Tipperary footballer Liam Casey has his sights on Mayo in Sunday's semi-final


Jeddy Walsh


Jeddy Walsh



Tipperary footballer Liam Casey has his sights on Mayo in Sunday's semi-final

The power of Liam Casey is captured in this photo with Cork defender Tadhg Corkery under immense pressure in trying to contain the Tipperary midfielder during the Munster final.

Looking ahead to Sunday’s All-Ireland senior football championship semi-final between Tipperary and Mayo at Croke Park, Cahir’s Liam Casey took time out to give his views.

Below is an extract from his full interview which appears in this week’s edition of The Nationalist

Experienced Tipperary midfielder, who incidentally is  one of just two  Tipperary men with two Sigerson Cup medals - Jimmy Feehan the other - is under no illusions about the huge obstacle that stands before Tipperay on Sunday, in their quest to reach the holy grail  of an All-Ireland football final.

 “Mayo of course are always in the semi-final/final stages of the All- Ireland, and there is an obvious reason for this. They always have incredibly talented players and as a predominantly football county, they have a rich heritage. They are a strong, well integrated team , with lots of threats throughout.  You have the likes of the O’Connor brothers and Aidan O’Shea, amongst others, and they have also embedded a lot of youngsters from their under 21 All-Ireland winning team, along with some completely new faces. Anytime we have come up against Mayo it has been a good battle, but they have gotten the better of us on the last two championship occasions in recent years.

“However, it will be 15 v 15 on the day, like any other day, and you never know what might happen,” added Liam, who just remembered -   and was happy  to point out - that fellow Cahir legend and former Tipperary manager, Colm O’Flaherty, is on that Tipperary shortlist of Sigerson Cup winners.  

According to Liam there are plenty of positives  for Tipperary to work on this time around and he is very happy with their form of late, which includes five wins on the spin since October, against Offaly, Leitrim, Clare, Limerick and Kerry.

“Our backs have been incredible so far this year. They are all well capable of taking on the job and holding their own against Mayo. We will have to work as a unit again but perhaps even harder than  we did in the Cork game, if that is possible.

“Also I feel that there is a more experienced set-up there this time around, and the lads who  played in that semi-final four year ago against Mayo will have it to stand to them on Sunday  in Croke Park.

The smile of satisfaction! Liam Casey savours the spoils of victory having played a huge part in Tipperary’s first Munster final success in 85 years with the win over Cork at Páirc Uí Chaoimh on Sunday week last.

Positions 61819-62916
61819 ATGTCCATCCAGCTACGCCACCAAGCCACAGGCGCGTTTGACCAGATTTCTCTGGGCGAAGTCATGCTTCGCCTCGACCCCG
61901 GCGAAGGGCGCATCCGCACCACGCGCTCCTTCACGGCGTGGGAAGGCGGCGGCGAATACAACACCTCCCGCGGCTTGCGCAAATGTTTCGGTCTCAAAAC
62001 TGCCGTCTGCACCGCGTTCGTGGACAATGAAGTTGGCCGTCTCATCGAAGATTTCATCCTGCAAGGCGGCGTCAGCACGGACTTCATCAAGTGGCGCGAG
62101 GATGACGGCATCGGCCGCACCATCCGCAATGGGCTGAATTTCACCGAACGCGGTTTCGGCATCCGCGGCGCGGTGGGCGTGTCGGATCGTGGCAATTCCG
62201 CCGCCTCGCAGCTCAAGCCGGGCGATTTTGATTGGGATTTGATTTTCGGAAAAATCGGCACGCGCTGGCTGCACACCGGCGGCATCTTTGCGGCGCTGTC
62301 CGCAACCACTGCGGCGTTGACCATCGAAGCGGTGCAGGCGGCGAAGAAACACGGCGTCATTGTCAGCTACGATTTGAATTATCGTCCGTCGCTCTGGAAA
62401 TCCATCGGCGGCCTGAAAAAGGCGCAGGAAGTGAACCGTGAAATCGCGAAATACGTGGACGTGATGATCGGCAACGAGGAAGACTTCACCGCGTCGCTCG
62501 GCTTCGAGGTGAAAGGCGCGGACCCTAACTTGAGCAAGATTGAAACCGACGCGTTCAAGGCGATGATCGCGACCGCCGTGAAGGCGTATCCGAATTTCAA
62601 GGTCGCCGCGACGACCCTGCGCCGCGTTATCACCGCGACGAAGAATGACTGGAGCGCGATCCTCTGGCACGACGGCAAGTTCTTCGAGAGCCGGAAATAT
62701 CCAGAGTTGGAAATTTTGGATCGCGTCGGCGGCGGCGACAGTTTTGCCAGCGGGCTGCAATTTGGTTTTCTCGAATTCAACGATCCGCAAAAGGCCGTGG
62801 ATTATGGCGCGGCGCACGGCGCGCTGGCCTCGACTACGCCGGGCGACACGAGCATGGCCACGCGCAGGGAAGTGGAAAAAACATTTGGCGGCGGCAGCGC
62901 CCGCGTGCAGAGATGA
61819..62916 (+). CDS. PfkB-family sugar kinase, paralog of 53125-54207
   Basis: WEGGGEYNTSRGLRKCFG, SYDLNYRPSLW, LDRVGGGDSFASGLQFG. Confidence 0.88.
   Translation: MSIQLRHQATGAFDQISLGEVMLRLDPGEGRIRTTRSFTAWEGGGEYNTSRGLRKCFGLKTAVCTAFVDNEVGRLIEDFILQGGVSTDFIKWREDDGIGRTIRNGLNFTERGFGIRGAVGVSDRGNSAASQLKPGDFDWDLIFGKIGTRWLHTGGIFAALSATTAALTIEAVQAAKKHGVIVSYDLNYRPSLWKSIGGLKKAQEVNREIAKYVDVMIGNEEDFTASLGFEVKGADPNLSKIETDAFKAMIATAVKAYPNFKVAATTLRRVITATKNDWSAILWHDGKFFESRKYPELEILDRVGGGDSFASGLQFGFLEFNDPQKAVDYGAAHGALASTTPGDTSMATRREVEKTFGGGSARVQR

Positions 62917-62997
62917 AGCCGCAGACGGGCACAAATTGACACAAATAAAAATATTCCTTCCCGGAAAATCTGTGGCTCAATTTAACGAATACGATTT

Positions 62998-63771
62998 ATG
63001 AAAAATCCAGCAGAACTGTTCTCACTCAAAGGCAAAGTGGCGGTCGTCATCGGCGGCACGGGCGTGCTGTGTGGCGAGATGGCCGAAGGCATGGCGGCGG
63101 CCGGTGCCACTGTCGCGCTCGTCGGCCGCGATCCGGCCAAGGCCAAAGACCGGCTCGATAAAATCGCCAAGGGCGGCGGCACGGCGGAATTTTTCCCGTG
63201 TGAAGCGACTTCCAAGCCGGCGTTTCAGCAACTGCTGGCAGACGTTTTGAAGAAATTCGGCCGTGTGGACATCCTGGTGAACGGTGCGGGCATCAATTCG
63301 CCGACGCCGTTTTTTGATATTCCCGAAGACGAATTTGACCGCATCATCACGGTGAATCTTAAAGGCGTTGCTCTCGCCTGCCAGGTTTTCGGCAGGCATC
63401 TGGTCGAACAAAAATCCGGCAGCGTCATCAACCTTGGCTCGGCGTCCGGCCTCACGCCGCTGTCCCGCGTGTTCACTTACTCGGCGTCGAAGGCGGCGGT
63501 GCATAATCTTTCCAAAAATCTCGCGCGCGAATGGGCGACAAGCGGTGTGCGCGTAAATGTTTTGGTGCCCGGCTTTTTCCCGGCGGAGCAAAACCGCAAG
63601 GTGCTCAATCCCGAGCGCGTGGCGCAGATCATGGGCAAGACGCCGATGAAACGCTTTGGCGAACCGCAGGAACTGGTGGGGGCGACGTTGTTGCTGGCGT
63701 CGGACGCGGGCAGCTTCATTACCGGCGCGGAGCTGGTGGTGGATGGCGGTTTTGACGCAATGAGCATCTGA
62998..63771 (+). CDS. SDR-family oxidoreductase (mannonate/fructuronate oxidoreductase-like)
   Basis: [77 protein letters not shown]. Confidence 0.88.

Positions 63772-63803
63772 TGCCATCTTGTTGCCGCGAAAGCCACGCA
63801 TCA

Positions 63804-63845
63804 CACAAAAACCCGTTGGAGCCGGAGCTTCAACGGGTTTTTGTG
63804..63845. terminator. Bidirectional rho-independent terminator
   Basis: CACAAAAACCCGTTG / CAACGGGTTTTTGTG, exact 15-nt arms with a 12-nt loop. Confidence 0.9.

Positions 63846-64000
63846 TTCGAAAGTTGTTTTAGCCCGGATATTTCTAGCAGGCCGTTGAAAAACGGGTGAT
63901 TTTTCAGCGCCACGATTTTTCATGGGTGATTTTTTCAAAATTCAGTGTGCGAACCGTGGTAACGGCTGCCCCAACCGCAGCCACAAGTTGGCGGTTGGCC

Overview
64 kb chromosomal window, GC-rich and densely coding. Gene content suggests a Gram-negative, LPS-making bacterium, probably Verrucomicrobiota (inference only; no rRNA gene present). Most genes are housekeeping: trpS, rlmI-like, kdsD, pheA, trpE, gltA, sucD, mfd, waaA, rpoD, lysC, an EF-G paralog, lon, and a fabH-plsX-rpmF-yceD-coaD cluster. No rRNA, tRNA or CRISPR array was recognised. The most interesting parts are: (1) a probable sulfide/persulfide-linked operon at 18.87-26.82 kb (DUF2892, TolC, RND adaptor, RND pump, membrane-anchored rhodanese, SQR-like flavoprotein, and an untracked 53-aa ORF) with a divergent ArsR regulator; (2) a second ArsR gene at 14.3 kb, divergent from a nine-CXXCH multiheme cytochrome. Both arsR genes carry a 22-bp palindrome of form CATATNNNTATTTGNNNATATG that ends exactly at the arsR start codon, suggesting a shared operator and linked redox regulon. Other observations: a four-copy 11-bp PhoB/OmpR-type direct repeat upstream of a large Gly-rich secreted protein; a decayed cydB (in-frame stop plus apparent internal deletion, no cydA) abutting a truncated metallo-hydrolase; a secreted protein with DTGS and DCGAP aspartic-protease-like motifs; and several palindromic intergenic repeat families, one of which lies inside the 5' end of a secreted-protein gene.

“Along with this, we have guys who have played on other big occasions in club, county and college teams in recent years, and all that counts for experience. But every game this year has been a big game in itself , all competitive due to the weight it held in holding our status in  Division 3 of the league and then straight into  the  knockout championship matches in Munster,” added Liam,  the holder of an under 21 Munster medal, a Division 3 National League medal and, of course,  now, a most-coveted Munster Senior Football Championship medal.

 Four years ago, Tipperary made their way to the Croke Park semi-final via a very circuitous backdoor tour including a Munster semi-final win over Cork (their first in 72 years), a provincial final defeat to Kerry, before qualifier victories over Derry and Galway leading up to the Mayo semi-final.

 On this occasion, for the first time in 85 years, Tipperary  arrive in Croke Park  as unbeaten Munster representatives. This momentum augurs well for the team according to Liam, who works as a business development manager for DoneDeal Agri, Plant and Motor. 

“You just cannot beat winning matches. Once you learn how to grind out victories , you will succeed in games where you thought it was not possible to do so. We are lucky that there is serious competition for places and it is  very healthy and everyone is chomping at the bit to get into the 26-man panel on match day,” he said.

The big thing now for Tipperary is to try and  go that one step further this time and to get back to an All-Ireland final for the first time since 1920, and the opportunity that Sunday presents for that to happen must be a huge incentive for everyone involved, manager David Power, captain Conor Sweeney, and all the panel. 

“Yes, of course we would relish the opportunity to get to the final but we have to focus on the task ahead against Mayo, we cannot and we won’t overlook this at all.

“Mayo are a team that have played in numerous finals to date and have been fierce unlucky in a number of encounters. We will be underdogs as always going into the game, however it is fantastic to have the opportunity to play in an All-Ireland semi-final and we are not looking beyond that from a total focus point of view. 

“We know what kind of performance will be needed from our 26 men on the day. There  is no big surprise that Mayo will be hot favourites, but if we perform on the day you’d never know,” added Liam.

Finally, being the ever-proud Cahir man that he is, Liam wasn’t forgetting the other team who wear white and green.  “My club, the win was for them too, and there are too many to mention and thank, but they all know who they are. But one man who has devoted so much towards Tipp and Cahir GAA over a lifetime has been Eddie Lonergan. I can only imagine what that big win  meant to himself,” concluded Liam